Bernard Haitink's recordings on the LSO Live label have yielded extraordinary performances of the Romantic symphonic repertoire, and this 2013 performance of Anton Bruckner's Symphony No. 9 in D minor is a perfect example of what he has been able to achieve with the London Symphony Orchestra. Together, they perform the music with the precision and clarity of chamber musicians, and the fine details they bring out in Bruckner's monumental last symphony are captured with high fidelity in the super audio multichannel format. The score is one of Bruckner's most austere, but paradoxically, it is also one of his densest, yet Haitink balances the orchestral sections with exemplary care so the inner parts can be heard clearly, and the DSD recording renders the counterpoint with absolute separation of lines, which is especially needed in Bruckner's heavy brass chorales and the loudest tutti passages. Haitink follows the 1951 edition by Leopold Nowak of the three-movement version of the symphony, which might make this recording seem passé, in light of the gradual acceptance of the completed Finale by Bruckner experts Nicola Samale, Giuseppe Mazzuca, Benjamin-Gunnar Cohrs, and John Alan Phillips. Even so, among performances of the unfinished version, which will fill the catalog for years to come, this one surely ranks among the best ever recorded, and it is recommended with the highest marks.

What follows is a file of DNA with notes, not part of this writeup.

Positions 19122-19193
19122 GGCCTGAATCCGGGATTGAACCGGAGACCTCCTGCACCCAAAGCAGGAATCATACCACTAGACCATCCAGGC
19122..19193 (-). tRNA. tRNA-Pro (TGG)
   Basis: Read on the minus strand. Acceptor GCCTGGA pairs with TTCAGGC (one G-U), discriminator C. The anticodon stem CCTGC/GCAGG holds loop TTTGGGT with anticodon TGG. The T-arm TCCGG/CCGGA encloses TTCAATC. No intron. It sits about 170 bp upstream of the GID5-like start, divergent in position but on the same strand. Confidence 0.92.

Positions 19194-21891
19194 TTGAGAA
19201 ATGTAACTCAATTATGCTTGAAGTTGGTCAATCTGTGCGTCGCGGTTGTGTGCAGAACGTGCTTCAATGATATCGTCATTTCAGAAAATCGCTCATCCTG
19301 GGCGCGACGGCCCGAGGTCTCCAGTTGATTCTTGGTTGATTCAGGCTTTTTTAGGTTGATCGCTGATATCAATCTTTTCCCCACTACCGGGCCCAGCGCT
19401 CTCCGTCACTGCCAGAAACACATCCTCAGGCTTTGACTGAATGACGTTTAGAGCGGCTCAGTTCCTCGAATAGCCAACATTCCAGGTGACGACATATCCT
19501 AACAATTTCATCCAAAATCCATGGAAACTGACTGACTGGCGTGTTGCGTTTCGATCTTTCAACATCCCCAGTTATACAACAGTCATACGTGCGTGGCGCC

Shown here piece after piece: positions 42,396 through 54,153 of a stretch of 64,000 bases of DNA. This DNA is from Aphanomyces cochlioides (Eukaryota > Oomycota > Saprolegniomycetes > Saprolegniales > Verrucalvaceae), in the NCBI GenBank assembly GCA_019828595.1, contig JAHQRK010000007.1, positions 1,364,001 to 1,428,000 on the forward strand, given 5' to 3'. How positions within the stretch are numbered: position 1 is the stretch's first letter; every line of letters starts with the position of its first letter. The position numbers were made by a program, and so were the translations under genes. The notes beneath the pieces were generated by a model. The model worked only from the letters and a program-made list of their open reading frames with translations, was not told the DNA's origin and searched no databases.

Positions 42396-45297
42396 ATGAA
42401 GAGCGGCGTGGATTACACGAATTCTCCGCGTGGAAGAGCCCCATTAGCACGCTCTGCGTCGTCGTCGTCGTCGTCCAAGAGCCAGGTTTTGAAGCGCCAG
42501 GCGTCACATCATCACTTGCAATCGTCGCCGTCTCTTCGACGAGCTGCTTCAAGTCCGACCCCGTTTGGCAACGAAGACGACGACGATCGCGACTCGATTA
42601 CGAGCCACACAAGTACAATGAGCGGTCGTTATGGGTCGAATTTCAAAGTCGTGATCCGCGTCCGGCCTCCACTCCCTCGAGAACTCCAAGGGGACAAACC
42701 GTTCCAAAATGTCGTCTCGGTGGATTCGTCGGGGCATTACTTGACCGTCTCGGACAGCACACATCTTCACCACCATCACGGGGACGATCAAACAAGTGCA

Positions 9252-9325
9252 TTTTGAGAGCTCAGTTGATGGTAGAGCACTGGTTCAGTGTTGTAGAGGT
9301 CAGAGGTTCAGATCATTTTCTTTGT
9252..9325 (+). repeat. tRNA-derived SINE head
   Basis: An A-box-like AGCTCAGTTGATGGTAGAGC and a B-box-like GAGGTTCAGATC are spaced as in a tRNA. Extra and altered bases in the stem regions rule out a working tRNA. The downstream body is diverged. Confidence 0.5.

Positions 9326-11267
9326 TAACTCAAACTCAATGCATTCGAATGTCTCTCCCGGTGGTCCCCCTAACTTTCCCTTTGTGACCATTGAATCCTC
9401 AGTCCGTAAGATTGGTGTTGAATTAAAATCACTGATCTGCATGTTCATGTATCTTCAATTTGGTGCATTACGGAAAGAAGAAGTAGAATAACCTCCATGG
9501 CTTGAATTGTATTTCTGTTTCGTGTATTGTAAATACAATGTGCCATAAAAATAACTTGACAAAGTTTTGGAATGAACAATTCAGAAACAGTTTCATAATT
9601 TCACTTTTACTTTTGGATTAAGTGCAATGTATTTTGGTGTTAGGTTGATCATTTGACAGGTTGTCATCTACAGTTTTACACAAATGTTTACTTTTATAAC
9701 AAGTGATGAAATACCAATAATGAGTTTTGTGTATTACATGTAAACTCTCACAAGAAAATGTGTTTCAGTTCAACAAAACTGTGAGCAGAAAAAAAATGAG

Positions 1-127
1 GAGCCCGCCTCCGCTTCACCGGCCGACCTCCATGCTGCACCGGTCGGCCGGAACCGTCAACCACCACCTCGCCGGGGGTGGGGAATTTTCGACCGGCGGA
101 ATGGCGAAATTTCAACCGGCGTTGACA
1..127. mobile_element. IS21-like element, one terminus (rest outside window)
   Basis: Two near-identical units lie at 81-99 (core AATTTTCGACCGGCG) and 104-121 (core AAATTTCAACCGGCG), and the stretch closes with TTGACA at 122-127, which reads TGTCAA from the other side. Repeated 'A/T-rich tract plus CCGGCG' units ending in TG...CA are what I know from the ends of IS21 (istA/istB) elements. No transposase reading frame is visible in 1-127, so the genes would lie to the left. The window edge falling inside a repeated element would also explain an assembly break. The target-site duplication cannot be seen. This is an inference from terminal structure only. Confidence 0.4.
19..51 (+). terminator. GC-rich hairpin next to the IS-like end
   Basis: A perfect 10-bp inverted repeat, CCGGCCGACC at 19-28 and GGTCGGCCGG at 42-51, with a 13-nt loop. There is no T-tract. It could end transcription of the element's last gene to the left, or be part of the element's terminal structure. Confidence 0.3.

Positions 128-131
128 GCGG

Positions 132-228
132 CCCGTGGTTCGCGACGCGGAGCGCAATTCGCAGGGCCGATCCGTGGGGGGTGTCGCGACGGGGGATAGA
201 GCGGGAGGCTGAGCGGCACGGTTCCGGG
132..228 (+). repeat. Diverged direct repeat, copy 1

AllMusic Review by Blair Sanderson
|Symphony No. 9 in D minor|